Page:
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Graham Awards


Buy To Lets with poor EPCs falling out of favour fast - new study

A new survey gives an indication of how quickly properties with poor Energy performance Certificates are falling out of favour in the private rental sector.

A quarter of landlords say they are likely to avoid buying properties with a low EPC rating in the future, as proposed government changes to the Minimum Energy Efficiency Standard impact buying preferences.

Research amounts 1,000 landlords by the Shawbrook Bank shows that nearly a third of buy to let investors say they would buy a property that already has a C rating or above, and a further 24 per cent said they were more likely to ‘prioritise’ a property with the potential to reach C or above.


Some 15 per cent say they will only buy properties built in the last 20 years - coinciding with separate data showing that houses built before 1940 are unlikely to have an EPC rating of C or above.

In 2020 the government proposed changes to the Minimum Energy Efficiency Standard, stating that landlords may need to reach an EPC rating of C or above by 2025 for all newly rented properties, and 2028 for all rental properties. 

One of the challenges faced with these proposals is that a significant portion of housing stock across the UK was built before 1940 and is therefore unlikely to be C-rated or above.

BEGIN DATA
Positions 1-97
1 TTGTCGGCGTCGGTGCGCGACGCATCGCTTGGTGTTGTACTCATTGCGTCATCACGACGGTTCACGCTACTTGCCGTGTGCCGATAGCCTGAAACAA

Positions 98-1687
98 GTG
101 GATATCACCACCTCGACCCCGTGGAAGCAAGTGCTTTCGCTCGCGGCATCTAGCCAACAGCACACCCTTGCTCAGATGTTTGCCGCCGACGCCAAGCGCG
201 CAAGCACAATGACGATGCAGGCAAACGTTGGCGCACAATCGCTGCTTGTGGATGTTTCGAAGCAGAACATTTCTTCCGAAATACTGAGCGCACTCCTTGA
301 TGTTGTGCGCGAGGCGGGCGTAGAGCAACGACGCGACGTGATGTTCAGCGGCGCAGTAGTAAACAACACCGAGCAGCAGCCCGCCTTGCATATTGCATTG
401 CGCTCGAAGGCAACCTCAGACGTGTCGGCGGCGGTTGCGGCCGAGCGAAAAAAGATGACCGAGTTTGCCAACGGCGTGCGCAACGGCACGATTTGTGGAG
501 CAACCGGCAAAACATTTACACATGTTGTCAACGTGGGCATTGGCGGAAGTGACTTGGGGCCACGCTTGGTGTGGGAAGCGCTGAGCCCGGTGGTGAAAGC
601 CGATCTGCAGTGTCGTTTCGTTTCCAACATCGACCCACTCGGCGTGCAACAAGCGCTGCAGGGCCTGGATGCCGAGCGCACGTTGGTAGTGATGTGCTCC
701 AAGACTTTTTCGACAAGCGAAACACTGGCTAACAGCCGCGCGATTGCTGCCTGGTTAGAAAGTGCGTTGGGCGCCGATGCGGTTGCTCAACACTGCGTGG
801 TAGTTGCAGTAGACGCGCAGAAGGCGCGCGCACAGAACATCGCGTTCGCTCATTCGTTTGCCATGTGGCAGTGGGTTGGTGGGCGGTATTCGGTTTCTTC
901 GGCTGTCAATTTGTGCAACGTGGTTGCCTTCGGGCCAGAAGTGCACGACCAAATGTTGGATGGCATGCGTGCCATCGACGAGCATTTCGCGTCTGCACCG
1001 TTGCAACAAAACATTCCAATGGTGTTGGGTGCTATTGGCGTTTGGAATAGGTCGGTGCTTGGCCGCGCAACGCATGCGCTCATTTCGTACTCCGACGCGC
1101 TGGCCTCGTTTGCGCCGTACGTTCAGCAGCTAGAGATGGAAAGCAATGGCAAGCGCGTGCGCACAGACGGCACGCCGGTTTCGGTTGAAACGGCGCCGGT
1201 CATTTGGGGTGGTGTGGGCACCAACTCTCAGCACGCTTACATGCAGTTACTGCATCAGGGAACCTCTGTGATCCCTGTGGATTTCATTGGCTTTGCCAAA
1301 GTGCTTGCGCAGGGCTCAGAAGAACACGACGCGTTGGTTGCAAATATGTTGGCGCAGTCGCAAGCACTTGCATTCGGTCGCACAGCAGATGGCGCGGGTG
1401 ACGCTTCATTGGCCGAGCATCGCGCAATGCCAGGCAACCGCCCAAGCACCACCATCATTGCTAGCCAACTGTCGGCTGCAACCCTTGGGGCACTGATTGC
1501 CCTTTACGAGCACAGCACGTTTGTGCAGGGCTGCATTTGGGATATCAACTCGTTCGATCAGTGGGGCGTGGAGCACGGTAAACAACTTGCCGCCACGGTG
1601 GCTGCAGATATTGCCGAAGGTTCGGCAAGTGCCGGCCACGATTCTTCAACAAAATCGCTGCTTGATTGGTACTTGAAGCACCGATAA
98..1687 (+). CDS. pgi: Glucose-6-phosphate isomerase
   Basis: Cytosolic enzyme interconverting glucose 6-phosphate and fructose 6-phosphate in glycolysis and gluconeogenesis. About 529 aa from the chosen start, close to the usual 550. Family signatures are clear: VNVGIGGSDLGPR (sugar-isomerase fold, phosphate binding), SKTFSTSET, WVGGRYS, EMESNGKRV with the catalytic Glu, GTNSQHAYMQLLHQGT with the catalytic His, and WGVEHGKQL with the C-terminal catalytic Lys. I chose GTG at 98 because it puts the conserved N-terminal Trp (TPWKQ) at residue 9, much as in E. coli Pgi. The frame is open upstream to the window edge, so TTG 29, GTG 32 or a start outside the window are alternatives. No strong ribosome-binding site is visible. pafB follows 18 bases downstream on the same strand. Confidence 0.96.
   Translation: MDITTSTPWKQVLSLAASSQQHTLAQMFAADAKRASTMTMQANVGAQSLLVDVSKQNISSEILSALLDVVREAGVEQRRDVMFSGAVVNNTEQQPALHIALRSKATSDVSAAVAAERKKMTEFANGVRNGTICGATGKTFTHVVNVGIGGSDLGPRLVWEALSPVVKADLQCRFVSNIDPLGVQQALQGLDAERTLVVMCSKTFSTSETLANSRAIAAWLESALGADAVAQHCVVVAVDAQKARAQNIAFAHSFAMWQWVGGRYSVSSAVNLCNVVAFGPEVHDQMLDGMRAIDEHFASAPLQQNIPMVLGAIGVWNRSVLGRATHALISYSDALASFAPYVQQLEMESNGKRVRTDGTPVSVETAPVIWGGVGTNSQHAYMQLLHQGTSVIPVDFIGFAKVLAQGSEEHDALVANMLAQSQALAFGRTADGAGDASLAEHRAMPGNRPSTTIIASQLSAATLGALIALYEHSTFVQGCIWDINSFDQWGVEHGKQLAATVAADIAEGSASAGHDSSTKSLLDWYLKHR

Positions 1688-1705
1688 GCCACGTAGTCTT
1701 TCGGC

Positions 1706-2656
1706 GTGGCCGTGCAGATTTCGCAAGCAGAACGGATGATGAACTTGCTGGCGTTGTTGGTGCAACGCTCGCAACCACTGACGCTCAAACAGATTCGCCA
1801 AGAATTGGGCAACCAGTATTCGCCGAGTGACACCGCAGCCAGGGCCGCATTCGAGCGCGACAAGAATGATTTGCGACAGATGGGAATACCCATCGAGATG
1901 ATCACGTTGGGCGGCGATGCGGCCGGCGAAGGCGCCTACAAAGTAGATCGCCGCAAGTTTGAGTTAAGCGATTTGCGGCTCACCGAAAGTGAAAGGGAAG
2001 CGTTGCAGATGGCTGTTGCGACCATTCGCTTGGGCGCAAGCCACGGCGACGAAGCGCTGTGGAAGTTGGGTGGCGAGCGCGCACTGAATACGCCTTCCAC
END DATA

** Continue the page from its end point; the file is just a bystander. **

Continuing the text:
On average, landlords estimate making the necessary improvements will cost them £5,900 on average.

Pressure is also on landlords from their tenants to consider energy efficiency. 

More than a quarter of landlords surveyed say they have already had tenants complain at least once about a property’s EPC rating, and 16 per cent have received multiple complaints.

Landlords are, however, more likely to make changes to property if their tenants ask. Nearly two-thirds of landlords say they would be more likely to make updates to their property if tenants requested it.



Shawbrook’s Emma Cox says: “It’s concerning to think that a significant proportion of properties, within the Private Rental Sector, could fall out of favour due to poor EPC ratings and significant improvements needing to be made in a short period of time. The market has a responsibility to offer landlords more guidance on what the proposed legislation will mean for them, where to start with improvements, and how to sustainably finance the works.

“Proactive landlords, already making changes ahead of the proposed deadline, will be in a strong position for the future, constantly one step ahead of the upcoming changes. 

“While our research showing that most landlords are set to commence improvement works within the coming 14 months, making changes sooner rather than later will limit the risk of supply and labour shortages for landlords as we edge closer to the proposed 2025 deadline.  

Shawbrook recently launched an Energy Efficiency Discount for new BTL customers where the property’s EPC is A, B or C. 


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